As Cecilia Gentili, longtime trans activist and co-author of the letter, said: “As anti-trans sentiments, and particularly ‘concerns’ about trans youth, become a rallying point for growing fascist movements worldwide, institutions like the New York Times must deeply consider the role their coverage is playing in advancing this bigotry. Pretending there are ‘two sides’ to whether or not trans kids have the right to exist as themselves is providing faux-progressive cover to far-right ideology that is currently steamrolling through state legislatures. I join hundreds of fellow opinion contributors and other public figures in demanding the Times reverse this trend and cover trans issues with fairness.”
Relevant to this effort is the fact that the paper recently decided not to renew the contract of Jennifer Finney Boylan—for years, the only regular trans contributor to the Times Opinion section. While the letter primarily serves as an indictment of the Times’ coverage to date, other non-profit organizations committed to protecting trans, non-binary, and gender nonconforming youth have gestured toward possible solutions. This letter marks the beginning of a conversation and several parallel efforts, including an open letter to the New York Times published by GLAAD and signed by 100+ LGBTQ and allied leaders and organizations on Wednesday, whose demands to the Times include holding a meeting with trans community members and leaders, immediately putting an end to printing biased anti-trans stories, and genuinely investing in hiring trans writers and editors full time on staff.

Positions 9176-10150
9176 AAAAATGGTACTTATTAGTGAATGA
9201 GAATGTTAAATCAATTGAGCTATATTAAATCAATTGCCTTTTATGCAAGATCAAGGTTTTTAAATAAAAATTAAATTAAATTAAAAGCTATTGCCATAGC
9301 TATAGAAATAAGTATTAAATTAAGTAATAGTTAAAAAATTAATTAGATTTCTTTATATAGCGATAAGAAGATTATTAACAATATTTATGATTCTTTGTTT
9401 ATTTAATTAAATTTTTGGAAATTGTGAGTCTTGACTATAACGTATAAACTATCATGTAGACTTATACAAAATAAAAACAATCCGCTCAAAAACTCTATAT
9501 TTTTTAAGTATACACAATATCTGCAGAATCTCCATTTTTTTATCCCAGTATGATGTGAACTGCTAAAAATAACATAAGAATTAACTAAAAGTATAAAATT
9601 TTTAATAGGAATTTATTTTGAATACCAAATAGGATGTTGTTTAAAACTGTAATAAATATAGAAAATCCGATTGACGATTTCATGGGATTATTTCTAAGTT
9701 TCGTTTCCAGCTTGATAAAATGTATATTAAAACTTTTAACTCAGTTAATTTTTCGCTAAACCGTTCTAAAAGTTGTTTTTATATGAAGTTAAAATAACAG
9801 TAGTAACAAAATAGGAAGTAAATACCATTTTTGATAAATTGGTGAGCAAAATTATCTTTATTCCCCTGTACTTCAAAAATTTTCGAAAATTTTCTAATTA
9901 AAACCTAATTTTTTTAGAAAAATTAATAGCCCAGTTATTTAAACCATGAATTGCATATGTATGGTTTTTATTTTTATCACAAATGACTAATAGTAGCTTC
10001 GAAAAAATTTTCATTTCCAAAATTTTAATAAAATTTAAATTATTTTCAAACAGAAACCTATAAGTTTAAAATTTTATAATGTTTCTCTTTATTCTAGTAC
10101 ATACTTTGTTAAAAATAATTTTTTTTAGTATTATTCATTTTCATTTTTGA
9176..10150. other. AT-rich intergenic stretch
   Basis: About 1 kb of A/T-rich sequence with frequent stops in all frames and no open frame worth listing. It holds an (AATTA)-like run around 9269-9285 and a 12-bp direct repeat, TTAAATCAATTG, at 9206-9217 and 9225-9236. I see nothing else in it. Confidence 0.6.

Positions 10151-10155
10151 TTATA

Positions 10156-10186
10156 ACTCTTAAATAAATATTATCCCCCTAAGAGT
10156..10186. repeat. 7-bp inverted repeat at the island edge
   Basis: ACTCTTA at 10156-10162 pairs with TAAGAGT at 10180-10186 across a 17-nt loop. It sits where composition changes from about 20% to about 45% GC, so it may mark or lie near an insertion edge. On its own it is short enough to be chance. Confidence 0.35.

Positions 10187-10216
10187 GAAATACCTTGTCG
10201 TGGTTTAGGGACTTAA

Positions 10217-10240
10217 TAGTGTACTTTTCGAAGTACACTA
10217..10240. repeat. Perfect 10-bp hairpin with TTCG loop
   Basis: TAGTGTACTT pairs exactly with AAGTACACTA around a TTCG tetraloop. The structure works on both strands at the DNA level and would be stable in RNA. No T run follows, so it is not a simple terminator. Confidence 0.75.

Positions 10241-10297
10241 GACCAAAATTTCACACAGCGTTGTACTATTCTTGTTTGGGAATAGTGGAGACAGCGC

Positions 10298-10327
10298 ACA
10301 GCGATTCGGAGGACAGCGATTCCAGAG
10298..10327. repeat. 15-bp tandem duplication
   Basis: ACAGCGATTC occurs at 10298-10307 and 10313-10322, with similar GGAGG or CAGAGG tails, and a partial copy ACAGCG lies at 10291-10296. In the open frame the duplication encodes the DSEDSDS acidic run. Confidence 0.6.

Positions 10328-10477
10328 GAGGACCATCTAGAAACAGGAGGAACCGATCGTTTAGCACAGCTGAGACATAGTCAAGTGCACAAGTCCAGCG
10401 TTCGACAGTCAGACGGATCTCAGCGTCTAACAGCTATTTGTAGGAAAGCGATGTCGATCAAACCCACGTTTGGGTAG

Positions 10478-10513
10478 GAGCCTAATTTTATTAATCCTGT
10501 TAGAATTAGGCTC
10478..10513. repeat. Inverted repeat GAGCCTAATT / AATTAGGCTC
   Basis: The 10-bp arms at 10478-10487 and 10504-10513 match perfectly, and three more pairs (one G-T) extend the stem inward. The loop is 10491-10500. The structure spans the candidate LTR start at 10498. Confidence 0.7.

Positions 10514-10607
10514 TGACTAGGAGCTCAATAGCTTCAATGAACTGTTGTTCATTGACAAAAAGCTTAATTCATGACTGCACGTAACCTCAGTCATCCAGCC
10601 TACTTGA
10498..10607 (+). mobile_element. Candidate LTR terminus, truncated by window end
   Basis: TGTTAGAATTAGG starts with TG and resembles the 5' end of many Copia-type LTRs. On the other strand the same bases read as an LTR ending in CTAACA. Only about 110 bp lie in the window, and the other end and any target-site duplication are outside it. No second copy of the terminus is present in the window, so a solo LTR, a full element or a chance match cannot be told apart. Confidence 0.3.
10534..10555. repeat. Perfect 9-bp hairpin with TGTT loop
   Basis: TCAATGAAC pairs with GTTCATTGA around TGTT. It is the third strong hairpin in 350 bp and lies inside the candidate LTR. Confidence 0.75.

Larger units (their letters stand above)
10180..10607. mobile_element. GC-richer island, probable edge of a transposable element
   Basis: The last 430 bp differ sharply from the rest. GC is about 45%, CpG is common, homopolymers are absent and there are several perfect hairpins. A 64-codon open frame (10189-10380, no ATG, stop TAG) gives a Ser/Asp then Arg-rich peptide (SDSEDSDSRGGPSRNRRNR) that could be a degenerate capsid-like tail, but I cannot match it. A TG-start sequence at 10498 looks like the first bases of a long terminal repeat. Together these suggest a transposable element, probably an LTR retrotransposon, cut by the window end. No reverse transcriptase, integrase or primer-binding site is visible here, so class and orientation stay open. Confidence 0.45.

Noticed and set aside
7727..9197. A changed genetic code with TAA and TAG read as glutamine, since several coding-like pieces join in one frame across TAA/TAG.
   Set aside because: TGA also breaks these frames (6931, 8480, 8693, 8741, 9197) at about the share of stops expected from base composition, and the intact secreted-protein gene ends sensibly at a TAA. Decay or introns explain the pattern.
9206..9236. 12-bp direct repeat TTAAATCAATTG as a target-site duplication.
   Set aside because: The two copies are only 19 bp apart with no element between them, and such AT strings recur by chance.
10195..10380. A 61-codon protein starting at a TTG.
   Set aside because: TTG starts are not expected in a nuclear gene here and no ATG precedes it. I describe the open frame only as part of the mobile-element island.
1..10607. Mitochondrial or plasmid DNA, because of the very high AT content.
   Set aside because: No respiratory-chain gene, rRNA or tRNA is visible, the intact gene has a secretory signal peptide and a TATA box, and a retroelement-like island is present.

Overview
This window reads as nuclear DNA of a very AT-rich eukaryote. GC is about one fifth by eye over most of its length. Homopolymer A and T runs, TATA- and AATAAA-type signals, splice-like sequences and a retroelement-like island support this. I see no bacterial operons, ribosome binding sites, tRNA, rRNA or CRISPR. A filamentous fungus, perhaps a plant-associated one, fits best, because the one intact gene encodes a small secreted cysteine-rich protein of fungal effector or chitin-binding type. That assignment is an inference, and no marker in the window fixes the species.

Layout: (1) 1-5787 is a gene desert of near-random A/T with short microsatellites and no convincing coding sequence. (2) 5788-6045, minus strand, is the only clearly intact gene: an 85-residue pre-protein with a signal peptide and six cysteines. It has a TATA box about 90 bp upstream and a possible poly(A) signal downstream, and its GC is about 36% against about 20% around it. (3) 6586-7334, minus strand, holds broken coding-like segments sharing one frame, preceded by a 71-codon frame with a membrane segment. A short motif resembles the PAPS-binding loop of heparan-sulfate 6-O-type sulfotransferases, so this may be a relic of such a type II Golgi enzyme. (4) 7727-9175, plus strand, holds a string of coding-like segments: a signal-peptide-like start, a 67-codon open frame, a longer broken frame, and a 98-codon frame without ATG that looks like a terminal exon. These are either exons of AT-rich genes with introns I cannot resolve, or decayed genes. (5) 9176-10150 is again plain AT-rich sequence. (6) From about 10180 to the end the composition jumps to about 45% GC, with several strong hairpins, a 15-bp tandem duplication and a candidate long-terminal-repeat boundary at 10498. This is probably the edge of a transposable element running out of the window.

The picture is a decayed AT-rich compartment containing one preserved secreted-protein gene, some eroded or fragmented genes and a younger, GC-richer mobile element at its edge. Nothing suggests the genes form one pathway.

This letter also builds on FSP-NWU’s recent work organizing Times contributors in solidarity with the Times Guild’s one-day walkout in December 2022, as well as Times staffers organizing in opposition to an op-ed openly calling for violence against Black protestors in June 2020. “As workers, we are coming together to make our concerns heard,” said Eric Thurm, co-author, campaigns coordinator at the National Writers Union, and a steering committee member of the Freelance Solidarity Project. “The Times’ editorial bias not only endangers trans people everywhere, it also creates an adverse work environment for trans, non-binary, and gender nonconforming contributors to the Times, and a chilling climate for our allies. Trans rights are workers’ rights and workers’ rights are trans rights.”
“Times contributors outside the queer community have seen our trans, non-binary, and gender nonconforming family, friends, and colleagues misrepresented and marginalized within the paper for too long,” Freelance Solidarity Project member-organizer and Times contributor Sean T. Collins said. “For our coworkers and loved ones, for persecuted people across the country and around the world, we have both the right and the duty to speak out about this dangerous trend.”
Co-writers and organizers of the NYT Open Letter
Harron Walker (she/her), Times freelancer
Sean T. Collins (he/him), Freelance Solidarity Project member-organizer and Times freelancer
Cecilia Gentili (she/her), longtime trans activist, and Times freelancer
Jo Livingstone (they/them), Times freelancer
Muna Mire (they/them), Times freelancer
Eric Thurm (he/him or they/them), co-author, campaigns coordinator at the National Writers Union, and a steering committee member of the Freelance Solidarity Project, Times freelancer
Chris Randle, (he/him), member of the steering committee at the Freelance Solidarity Project, Times freelancer
Olivia Aylmer (she/her), member of the steering committee at the Freelance Solidarity Project (not Times freelancer at time of letter publication)